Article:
And there’s more.

The shrinking of the world through the Internet has given us front row seats to a changing landscape. We’ve witnessed governments toppled through social media. We’ve lived through a recession and watched companies dump loyal employees without flinching. We’ve been told to reach for the stars and go on to college and come away with so much debt that it ceases to be a comprehendible number and found none of the jobs that the brochure promised. In our world the lives of everyone we have ever known are glamorized and filtered and paraded across our screen. We struggle with envy and isolation in a system meant to connect. More cynicism.

And yet—what continues to show up in all the data collected about Millennials is that we care about other people. We want our purchasing power to matter and go to companies that take care of the families that help to make their products. We care about justice and human trafficking and the fragile ecosystems of the earth. We want jobs that are fulfilling, unbiased news, and financial security.

Here at And Sons we talk a lot about the need for my generation to grow up, be initiated, and embrace the process that probably feels too slow for most of us. These are all true, as they are true of every generation that came before and all that will come after. We do need fathering and to learn to breathe in a world charged on speed and getting things “now.” But we also need a serious dose of understanding from the generations who went before us.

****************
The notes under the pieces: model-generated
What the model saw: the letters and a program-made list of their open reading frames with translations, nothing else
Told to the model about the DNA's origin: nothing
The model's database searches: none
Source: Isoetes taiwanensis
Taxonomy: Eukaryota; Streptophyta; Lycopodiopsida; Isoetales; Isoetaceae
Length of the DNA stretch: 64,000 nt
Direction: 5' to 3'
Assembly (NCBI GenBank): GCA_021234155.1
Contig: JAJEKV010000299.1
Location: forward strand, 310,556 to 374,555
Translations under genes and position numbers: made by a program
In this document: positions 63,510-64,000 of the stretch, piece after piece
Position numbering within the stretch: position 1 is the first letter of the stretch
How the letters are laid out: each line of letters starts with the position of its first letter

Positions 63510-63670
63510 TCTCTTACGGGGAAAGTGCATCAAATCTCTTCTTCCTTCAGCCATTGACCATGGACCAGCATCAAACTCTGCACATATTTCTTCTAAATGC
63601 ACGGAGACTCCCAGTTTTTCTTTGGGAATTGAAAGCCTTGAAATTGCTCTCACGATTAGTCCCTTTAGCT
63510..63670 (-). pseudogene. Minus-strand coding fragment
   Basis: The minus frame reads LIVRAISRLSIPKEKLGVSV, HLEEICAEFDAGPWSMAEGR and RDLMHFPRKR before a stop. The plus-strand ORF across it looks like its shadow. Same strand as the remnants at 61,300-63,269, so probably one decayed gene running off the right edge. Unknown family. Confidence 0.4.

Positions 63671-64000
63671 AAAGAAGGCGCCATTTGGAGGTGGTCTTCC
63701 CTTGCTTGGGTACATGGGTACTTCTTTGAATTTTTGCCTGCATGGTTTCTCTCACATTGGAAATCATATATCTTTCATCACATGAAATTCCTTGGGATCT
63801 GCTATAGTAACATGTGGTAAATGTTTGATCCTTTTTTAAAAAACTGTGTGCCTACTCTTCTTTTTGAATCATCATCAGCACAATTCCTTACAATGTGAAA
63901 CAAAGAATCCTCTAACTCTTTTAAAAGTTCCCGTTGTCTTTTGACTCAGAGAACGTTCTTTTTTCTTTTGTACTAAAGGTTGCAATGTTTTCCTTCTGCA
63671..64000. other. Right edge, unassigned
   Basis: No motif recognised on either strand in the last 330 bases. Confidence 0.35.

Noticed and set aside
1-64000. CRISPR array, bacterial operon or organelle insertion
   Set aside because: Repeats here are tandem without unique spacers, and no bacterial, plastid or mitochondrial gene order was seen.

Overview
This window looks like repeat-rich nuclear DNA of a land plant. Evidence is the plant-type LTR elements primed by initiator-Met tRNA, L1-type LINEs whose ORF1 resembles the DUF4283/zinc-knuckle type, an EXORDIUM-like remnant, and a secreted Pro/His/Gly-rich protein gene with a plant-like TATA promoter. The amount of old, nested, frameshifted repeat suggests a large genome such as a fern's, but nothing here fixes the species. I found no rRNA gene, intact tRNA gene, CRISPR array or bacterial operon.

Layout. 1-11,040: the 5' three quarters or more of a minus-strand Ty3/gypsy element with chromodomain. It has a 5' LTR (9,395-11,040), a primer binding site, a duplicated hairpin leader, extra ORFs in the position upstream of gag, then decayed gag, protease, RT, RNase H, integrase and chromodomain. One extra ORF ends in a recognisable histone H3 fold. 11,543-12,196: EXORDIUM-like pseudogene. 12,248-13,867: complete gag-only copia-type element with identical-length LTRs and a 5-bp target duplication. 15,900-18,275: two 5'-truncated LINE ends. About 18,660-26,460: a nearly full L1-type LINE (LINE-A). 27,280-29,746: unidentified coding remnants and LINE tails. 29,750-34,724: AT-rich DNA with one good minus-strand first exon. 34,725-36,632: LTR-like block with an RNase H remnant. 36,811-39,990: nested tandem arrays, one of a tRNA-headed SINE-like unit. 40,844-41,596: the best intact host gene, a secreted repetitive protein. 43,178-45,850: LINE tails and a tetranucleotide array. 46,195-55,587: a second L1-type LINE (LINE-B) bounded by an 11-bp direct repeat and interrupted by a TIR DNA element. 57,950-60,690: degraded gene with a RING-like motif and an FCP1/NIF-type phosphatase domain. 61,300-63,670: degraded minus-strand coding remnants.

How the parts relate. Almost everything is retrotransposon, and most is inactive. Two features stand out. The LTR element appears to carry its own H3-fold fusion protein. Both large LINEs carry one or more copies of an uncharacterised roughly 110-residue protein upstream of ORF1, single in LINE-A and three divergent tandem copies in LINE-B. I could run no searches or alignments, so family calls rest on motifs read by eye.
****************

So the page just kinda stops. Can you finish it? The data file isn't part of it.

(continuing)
Our world feels smaller than it was ten years ago, and because of that it feels bigger as well. In a space where everything is possible and overnight success is touted as a New American Dream it’s easy to understand the listlessness this imbues. We want powerful things for the earth, we try our best to seek what feels real and meaningful, we are hounded by possibilities and accused of being selfish.

Maybe what would be most helpful is remembering what it felt like to be young and full of fire and dreams and hope. Remember that no one walked straight into fully developed life with everything figured out. Remember that we’re your sons and daughters and that the Internet has been our boarding school; we’ve been raised up by teachers called “information,” “media,” “globalization,” “marketing,” and “war.”

Of course we want meaning. We know the world is full of meaningless destruction and pain and corruption. Our battle isn’t with fascism but with fear. Our weapons aren’t built of iron and lead but with words and truth. Our hope of victory isn’t found in treaties and governments but in purpose and life.

We are the Millennials. We are your children. We have more in common with you when you were our age than perhaps you thought.

photo by melissa hesse